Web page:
1) The Nokia N8 is smaller than I thought or remembered. I did see a few in the wild in May and along with all the promotional photos, I thought/remembered it would be the size of an iPhone in width, but have been pleasantly surprised that it has a huge screen but is still small enough to fit in my little hands comfortably.
2) The screen is amazing and is even better than amazing in strong sunlight. Today at 11am, I sat on a bench on the edge of the San Francisco bay in front of the Ferry Building and was able to check into my flight on Virgin America with my sunglasses on! Yes, the screen, in strong sunlight with sunglasses on was very visible.
4) Symbian ^3 & all touch screen. Anyone who reads my Twitter or this blog knows that I am pretty agnostic about Symbian and not a big all/only touch screen fan, as I do like my buttons. But the Nokia N8 is the first mobile I have met that does not have me yearning heavily to the point of frustration for a keypad or a qwerty keyboard. To that end, while I would like a little more haptic feedback while typing on the virtual on screen keyboard, I am happy with the layout of the keyboard. Honestly, it would be nice to have a mashup of the best of capacitive with the best of resistive touchscreens, but the N8's capacitive touch screen is working for me.
I know that lots of folk have called for Nokia to send Symbian to the dustbin of mobile history, I do think the Symbian and Nokia folks have done a very good to great job of iterating the Symbian S60 5th edition that was on the Nokia N97 into a very usable and yet still familiar Symbian ^3. I have only had a few struggles to find where a function would be and for the most part everything is just so much easier on the N8's OS than on the N97.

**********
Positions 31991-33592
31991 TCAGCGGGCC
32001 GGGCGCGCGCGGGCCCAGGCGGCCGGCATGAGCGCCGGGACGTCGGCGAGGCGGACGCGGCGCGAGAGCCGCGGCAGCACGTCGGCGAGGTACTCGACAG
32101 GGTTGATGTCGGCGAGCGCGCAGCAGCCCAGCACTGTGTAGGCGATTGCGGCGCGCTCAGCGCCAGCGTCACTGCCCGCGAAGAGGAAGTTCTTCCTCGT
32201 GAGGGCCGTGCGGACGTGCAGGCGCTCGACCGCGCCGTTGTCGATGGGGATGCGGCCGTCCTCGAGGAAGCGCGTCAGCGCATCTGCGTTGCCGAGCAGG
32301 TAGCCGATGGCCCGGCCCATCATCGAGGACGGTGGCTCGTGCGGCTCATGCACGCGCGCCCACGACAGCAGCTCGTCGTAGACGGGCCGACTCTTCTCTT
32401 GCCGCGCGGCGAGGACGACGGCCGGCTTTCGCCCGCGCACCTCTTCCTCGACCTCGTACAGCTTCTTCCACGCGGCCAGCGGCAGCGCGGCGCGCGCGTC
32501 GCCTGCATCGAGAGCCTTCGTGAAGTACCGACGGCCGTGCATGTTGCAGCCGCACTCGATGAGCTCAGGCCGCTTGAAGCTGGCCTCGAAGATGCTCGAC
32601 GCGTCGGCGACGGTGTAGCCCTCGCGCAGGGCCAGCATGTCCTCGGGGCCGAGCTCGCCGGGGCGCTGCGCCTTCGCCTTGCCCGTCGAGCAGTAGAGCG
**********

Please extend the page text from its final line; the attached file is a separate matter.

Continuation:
5) My only real complaint is that I wish all messaging and all music functions were under one app/folder for each major idea. I would like my email and sms to be in the same folder/silo, as previous editions of Symbian, and not separated out into two different silos. Messaging is messaging, what technology and how long the message is should not matter to the user when tapping an icon. Once I have tapped the icon and am in the app, then I can choose if I want texting or one of my email accounts.
The same goes with Music. I would like one icon for the home screen that then opens a folder/silo where I can find the music player and radio, rather than a bunch of different icons and activities.
6) The hardware build is lovely. The aluminum body feels smooth and organic rather than cold & metal. I love the big screen. I would further love to flip up (twack!) the screen and reveal a physical qwerty keyboard, but I am told I will have to wait for that. And I am darned glad for the gorilla glass front, as my neighbor now has a shattered iPhone 4 front screen due to a gravity storm. Say what you would like about Nokia, but they do make great mobile hardware.